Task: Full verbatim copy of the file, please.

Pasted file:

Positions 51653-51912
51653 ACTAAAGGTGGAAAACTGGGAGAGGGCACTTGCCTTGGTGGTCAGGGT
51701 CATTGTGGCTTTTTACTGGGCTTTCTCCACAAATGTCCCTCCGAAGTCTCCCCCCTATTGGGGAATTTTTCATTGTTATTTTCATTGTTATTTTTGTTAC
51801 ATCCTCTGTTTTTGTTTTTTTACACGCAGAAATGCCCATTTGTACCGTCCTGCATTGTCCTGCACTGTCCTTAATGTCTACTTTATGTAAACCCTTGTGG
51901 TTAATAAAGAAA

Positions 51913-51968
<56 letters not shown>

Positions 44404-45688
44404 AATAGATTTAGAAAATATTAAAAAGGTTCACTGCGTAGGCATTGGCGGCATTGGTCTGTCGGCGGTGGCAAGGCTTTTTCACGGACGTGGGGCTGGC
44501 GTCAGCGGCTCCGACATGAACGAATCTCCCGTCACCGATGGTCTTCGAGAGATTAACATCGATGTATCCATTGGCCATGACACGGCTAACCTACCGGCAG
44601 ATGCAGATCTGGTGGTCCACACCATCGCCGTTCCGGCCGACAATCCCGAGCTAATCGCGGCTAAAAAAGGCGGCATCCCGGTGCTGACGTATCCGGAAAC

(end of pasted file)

Positions 51653-51912
51653 ACTAAAGGTGGAAAACTGGGAGAGGGCACTTGCCTTGGTGGTCAGGGT
51701 CATTGTGGCTTTTTACTGGGCTTTCTCCACAAATGTCCCTCCGAAGTCTCCCCCCTATTGGGGAATTTTTCATTGTTATTTTCATTGTTATTTTTGTTAC
51801 ATCCTCTGTTTTTGTTTTTTTACACGCAGAAATGCCCATTTGTACCGTCCTGCATTGTCCTGCACTGTCCTTAATGTCTACTTTATGTAAACCCTTGTGG
51901 TTAATAAAGAAA

Positions 51913-51968
<56 letters not shown>

Positions 44404-45688
44404 AATAGATTTAGAAAATATTAAAAAGGTTCACTGCGTAGGCATTGGCGGCATTGGTCTGTCGGCGGTGGCAAGGCTTTTTCACGGACGTGGGGCTGGC
44501 GTCAGCGGCTCCGACATGAACGAATCTCCCGTCACCGATGGTCTTCGAGAGATTAACATCGATGTATCCATTGGCCATGACACGGCTAACCTACCGGCAG
44601 ATGCAGATCTGGTGGTCCACACCATCGCCGTTCCGGCCGACAATCCCGAGCTAATCGCGGCTAAAAAAGGCGGCATCCCGGTGCTGACGTATCCGGAAAC